The idea that Delhi must take larger responsibility for regional stability helped restore the proposition that India is a “net security provider” in the Indian Ocean. At the Africa summit in Delhi during 2015, most participating leaders wanted an expansion of security and defence cooperation with India.

Although India has not been able to meet this demand from Africa, defence diplomacy has become an important imperative for India all across the Indian Ocean littoral and will hopefully figure in the president’s first visit abroad. Like in so many areas, China’s strategic advances in the Horn have helped put Djibouti back on India’s political radar.

Beijing’s infrastructure development in the Horn preceded the launch of the Belt and Road Initiative by President Xi Jinping. But it has acquired an unprecedented momentum in recent years. One of the more visible infrastructure projects in the region has been the 750 km-long rail link between landlocked Ethiopia and Djibouti.

China’s geopolitical interest in the Horn has come into sharp focus over the last decade with the regular deployment of naval units to combat piracy in the Gulf of Aden. Although piracy has now come down significantly, China is raising its strategic profile in the region. Under an accord signed last year, Beijing has secured the rights to a base in Djibouti that can host up to 10,000 soldiers until 2026.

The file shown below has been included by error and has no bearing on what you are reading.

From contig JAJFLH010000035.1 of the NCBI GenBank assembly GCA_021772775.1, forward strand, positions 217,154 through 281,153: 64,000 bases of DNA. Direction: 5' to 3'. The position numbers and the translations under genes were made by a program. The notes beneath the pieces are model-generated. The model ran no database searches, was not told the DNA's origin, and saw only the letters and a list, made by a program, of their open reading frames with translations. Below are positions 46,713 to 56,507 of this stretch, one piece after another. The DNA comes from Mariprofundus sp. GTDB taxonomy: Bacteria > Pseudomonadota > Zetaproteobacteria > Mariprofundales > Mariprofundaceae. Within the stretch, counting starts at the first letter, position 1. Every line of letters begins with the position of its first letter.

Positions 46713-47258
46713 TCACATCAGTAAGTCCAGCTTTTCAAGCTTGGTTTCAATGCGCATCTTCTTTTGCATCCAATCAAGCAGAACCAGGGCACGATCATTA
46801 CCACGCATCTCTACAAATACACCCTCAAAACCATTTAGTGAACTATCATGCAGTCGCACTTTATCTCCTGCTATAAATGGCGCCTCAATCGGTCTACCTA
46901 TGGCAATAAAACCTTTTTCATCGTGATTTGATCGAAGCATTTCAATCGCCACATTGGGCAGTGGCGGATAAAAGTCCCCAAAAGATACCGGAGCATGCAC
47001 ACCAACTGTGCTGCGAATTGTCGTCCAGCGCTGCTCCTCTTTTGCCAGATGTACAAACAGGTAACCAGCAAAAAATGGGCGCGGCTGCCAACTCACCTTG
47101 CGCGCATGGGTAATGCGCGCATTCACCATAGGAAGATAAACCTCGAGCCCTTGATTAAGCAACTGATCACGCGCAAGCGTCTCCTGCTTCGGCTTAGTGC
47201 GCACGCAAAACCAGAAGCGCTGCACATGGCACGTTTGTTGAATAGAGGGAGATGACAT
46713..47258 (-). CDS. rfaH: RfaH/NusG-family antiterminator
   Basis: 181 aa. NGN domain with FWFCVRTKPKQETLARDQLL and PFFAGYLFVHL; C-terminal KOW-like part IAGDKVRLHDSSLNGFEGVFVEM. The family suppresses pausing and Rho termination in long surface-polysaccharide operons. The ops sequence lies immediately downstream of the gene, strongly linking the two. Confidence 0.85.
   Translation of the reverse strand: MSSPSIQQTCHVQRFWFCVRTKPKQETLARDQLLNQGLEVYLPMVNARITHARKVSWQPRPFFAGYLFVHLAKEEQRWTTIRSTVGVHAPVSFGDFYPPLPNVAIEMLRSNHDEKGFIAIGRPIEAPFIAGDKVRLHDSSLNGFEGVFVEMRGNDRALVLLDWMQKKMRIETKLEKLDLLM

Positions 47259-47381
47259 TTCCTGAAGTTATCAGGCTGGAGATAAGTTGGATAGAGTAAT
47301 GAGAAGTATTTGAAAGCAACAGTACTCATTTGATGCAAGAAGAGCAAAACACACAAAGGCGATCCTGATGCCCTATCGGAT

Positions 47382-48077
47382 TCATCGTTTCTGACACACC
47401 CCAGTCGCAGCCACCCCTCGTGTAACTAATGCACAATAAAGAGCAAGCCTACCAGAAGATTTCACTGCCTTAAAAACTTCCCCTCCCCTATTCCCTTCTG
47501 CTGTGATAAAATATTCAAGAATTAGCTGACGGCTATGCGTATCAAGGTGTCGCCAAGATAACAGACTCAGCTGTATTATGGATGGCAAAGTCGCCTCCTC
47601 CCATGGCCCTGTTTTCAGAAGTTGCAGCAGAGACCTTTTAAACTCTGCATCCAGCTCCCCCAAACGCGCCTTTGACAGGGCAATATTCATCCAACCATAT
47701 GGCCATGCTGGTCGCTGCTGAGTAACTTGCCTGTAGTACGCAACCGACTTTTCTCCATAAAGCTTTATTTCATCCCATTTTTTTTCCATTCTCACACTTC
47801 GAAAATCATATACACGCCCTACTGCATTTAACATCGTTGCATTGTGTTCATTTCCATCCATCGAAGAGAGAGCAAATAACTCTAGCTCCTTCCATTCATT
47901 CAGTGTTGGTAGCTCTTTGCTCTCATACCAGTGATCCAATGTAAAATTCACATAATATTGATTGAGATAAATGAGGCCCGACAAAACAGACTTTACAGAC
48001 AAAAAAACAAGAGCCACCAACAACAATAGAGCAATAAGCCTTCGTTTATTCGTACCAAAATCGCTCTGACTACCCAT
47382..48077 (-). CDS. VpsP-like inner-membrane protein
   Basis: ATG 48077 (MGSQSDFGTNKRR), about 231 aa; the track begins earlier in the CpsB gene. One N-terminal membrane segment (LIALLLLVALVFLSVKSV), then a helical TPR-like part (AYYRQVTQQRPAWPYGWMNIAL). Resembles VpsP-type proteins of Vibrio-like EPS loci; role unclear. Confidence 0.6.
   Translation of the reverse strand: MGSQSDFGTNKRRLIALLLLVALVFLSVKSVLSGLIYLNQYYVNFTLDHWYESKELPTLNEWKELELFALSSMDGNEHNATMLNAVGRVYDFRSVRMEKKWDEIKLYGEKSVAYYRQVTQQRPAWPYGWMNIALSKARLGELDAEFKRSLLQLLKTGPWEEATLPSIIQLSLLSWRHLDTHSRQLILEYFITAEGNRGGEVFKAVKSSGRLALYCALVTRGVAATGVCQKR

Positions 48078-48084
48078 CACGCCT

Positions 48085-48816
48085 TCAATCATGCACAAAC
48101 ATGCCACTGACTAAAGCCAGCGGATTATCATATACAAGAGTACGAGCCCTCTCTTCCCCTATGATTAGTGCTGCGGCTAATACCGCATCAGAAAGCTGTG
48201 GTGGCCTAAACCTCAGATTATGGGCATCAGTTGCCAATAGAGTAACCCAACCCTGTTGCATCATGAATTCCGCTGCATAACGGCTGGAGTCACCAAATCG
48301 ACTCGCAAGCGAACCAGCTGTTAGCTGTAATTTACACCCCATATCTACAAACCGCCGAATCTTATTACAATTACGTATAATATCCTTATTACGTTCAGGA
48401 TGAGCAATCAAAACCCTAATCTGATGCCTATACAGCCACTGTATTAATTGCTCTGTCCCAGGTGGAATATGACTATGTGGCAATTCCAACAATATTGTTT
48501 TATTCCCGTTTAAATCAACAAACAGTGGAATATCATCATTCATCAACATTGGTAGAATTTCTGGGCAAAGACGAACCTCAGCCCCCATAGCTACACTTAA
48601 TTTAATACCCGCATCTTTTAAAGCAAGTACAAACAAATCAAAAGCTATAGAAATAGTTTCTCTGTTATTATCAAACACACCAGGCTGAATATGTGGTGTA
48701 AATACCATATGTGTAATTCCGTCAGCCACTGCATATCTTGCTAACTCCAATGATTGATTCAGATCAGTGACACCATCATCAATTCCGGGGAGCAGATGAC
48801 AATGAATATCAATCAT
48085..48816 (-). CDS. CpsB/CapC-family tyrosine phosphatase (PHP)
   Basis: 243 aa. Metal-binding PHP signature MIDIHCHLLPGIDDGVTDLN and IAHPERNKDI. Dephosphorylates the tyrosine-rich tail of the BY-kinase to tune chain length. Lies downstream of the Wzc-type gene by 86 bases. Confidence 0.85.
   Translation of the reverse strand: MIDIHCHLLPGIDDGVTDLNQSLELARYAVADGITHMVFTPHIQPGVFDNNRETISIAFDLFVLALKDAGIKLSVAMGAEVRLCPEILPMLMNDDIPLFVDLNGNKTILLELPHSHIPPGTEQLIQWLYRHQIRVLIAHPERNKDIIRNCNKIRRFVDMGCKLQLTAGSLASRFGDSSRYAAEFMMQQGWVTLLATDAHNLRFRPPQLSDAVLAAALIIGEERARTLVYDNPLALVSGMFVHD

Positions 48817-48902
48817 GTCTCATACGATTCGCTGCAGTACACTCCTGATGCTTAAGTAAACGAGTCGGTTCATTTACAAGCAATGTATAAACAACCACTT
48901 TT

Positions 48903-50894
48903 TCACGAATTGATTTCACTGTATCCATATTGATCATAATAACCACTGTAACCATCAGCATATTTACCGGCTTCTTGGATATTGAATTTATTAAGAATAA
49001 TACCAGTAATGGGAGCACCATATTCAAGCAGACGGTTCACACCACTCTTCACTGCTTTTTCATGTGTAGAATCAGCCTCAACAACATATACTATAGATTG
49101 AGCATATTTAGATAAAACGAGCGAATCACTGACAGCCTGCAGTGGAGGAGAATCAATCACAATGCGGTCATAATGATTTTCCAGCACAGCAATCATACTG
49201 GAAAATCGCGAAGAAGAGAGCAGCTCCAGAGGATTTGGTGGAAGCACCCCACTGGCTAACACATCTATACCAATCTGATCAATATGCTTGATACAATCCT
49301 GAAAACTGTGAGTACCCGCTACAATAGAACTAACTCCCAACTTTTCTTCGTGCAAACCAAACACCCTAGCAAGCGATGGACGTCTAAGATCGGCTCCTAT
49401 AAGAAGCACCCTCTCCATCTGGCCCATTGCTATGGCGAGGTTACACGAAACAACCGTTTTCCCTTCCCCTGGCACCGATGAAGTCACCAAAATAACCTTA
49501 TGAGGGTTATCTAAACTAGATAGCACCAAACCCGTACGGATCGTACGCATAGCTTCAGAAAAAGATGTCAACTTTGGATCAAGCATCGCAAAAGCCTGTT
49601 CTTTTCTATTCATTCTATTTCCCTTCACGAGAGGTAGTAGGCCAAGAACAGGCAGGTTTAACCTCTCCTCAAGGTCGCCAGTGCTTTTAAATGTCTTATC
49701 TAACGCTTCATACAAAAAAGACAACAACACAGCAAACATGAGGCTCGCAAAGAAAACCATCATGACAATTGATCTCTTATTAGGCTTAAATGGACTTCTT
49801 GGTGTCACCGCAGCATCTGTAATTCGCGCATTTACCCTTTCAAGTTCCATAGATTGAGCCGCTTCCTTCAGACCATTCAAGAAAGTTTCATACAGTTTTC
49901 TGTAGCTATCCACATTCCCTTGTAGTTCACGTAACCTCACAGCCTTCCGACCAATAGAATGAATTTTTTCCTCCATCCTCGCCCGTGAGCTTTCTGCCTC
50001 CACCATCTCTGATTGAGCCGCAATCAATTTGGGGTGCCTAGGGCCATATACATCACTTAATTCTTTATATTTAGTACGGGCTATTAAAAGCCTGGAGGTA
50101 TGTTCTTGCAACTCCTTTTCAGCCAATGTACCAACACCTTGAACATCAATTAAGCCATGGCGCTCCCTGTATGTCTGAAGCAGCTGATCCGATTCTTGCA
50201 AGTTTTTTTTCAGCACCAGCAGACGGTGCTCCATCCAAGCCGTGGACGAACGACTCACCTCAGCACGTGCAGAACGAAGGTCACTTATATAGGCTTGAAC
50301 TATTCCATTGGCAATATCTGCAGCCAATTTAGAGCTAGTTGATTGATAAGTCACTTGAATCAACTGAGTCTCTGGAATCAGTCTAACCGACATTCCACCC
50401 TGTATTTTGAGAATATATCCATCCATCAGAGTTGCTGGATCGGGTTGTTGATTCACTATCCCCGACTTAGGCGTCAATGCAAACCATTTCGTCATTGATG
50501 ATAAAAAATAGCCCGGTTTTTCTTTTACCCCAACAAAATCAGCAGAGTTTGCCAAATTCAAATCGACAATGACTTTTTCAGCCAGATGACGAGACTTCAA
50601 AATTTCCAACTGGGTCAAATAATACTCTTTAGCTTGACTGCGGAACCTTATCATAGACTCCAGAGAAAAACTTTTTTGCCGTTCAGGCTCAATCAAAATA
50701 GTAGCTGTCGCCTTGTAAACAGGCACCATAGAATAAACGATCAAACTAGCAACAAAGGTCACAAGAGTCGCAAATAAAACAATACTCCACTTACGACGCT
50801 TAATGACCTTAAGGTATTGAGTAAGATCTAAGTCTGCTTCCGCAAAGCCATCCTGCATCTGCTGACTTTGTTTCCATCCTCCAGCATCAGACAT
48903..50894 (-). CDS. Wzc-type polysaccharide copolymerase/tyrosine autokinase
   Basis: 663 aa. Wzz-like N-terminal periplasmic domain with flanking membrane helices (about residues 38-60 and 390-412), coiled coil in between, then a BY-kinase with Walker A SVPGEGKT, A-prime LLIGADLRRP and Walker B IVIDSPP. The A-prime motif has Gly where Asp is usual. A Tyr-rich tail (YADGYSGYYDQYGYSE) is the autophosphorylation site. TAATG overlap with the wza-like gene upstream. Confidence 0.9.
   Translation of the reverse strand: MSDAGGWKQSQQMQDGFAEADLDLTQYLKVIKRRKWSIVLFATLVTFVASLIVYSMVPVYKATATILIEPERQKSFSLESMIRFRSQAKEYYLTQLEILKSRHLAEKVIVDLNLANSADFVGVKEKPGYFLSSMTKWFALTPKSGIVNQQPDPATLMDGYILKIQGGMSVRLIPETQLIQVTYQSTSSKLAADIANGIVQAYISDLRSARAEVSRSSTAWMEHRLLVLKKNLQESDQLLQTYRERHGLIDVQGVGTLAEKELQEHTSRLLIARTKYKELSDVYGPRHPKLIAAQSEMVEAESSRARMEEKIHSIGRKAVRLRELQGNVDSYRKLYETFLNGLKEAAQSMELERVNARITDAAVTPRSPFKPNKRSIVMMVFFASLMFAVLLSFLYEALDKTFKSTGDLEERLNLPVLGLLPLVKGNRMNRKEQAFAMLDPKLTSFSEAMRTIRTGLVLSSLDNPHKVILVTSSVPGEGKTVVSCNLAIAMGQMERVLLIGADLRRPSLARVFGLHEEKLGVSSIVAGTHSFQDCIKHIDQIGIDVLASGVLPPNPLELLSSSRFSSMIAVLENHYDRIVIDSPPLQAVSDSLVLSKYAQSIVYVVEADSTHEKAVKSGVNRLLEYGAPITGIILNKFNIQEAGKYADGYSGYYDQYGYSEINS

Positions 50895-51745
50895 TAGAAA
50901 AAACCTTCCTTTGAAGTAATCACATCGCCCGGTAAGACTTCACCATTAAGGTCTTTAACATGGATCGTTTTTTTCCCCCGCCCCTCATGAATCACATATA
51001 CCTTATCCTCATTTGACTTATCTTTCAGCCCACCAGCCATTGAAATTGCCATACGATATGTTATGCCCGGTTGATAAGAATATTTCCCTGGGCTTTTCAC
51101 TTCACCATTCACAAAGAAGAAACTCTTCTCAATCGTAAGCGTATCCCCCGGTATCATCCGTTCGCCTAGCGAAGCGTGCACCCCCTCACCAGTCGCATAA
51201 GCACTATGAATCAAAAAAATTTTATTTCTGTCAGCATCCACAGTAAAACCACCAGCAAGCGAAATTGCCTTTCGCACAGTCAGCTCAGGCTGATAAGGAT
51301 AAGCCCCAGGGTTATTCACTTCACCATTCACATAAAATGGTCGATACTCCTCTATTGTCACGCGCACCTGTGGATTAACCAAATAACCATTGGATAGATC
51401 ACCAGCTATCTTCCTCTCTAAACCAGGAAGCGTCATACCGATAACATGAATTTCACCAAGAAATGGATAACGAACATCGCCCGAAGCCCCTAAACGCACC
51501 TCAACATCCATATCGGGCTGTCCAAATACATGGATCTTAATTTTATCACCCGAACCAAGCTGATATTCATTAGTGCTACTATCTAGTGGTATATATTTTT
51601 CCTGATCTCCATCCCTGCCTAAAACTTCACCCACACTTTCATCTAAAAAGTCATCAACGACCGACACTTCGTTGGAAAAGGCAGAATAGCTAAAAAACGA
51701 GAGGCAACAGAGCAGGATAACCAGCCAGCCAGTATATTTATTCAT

This is the first ever foreign military base for China. But Beijing is not the only one that has bases in the region. France, which ruled Djibouti during the colonial era, has the largest concentration of its foreign legions in the country. The French base now hosts soldiers from other European countries including Spain and Germany. Italy, that had colonial possessions in the Horn, also has a military presence in Djibouti.

After the 9/11 attacks on the United States, Washington established a major military base in Djibouti as part of its Great War on Terror. Foreign military presence in Djibouti is not limited to the Western powers. From the east, Japan in 2011 acquired a facility to support its anti-piracy operations in the Gulf of Aden.

Many regional powers are now trying to shape the strategic landscape of the Horn through military bases and armed interventions. Djibouti, for example, is reported to host military facilities of Saudi Arabia and Qatar; Eritrea has bases for UAE, Saudi Arabia and Qatar; UAE and Turkey have facilities in different regions of Somalia. India is somewhat late in joining the scramble for political influence in this critical corner of the Indian Ocean. The President’s visit will hopefully lay the foundations for a comprehensive engagement with Djibouti and the Horn of Africa.

C. Raja Mohan is the director of Carnegie India. This article was republished with the authors permission and was first published on The Indian Express. Image credit: CC by Michael Scarlet/Flickr.